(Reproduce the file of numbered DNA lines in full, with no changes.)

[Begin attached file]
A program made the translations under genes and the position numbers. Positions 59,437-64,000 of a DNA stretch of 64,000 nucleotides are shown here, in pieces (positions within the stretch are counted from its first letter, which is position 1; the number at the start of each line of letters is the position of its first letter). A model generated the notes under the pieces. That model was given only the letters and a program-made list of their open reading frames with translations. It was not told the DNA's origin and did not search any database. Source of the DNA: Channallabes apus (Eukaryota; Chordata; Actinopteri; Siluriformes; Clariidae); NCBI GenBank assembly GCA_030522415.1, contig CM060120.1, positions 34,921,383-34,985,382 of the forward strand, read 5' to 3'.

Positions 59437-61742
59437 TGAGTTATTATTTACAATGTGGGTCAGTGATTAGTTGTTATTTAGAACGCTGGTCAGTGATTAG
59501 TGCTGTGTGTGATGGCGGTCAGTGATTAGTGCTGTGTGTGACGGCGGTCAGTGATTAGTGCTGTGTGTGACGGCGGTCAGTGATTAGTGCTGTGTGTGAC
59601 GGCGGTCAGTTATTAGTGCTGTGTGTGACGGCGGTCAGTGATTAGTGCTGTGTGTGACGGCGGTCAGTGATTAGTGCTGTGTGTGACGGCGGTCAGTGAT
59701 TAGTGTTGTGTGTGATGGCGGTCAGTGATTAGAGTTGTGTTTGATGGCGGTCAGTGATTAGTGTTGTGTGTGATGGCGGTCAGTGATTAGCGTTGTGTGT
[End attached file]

A program made the translations under genes and the position numbers. Positions 59,437-64,000 of a DNA stretch of 64,000 nucleotides are shown here, in pieces (positions within the stretch are counted from its first letter, which is position 1; the number at the start of each line of letters is the position of its first letter). A model generated the notes under the pieces. That model was given only the letters and a program-made list of their open reading frames with translations. It was not told the DNA's origin and did not search any database. Source of the DNA: Channallabes apus (Eukaryota; Chordata; Actinopteri; Siluriformes; Clariidae); NCBI GenBank assembly GCA_030522415.1, contig CM060120.1, positions 34,921,383-34,985,382 of the forward strand, read 5' to 3'.

Positions 59437-61742
59437 TGAGTTATTATTTACAATGTGGGTCAGTGATTAGTTGTTATTTAGAACGCTGGTCAGTGATTAG
59501 TGCTGTGTGTGATGGCGGTCAGTGATTAGTGCTGTGTGTGACGGCGGTCAGTGATTAGTGCTGTGTGTGACGGCGGTCAGTGATTAGTGCTGTGTGTGAC
59601 GGCGGTCAGTTATTAGTGCTGTGTGTGACGGCGGTCAGTGATTAGTGCTGTGTGTGACGGCGGTCAGTGATTAGTGCTGTGTGTGACGGCGGTCAGTGAT
59701 TAGTGTTGTGTGTGATGGCGGTCAGTGATTAGAGTTGTGTTTGATGGCGGTCAGTGATTAGTGTTGTGTGTGATGGCGGTCAGTGATTAGCGTTGTGTGT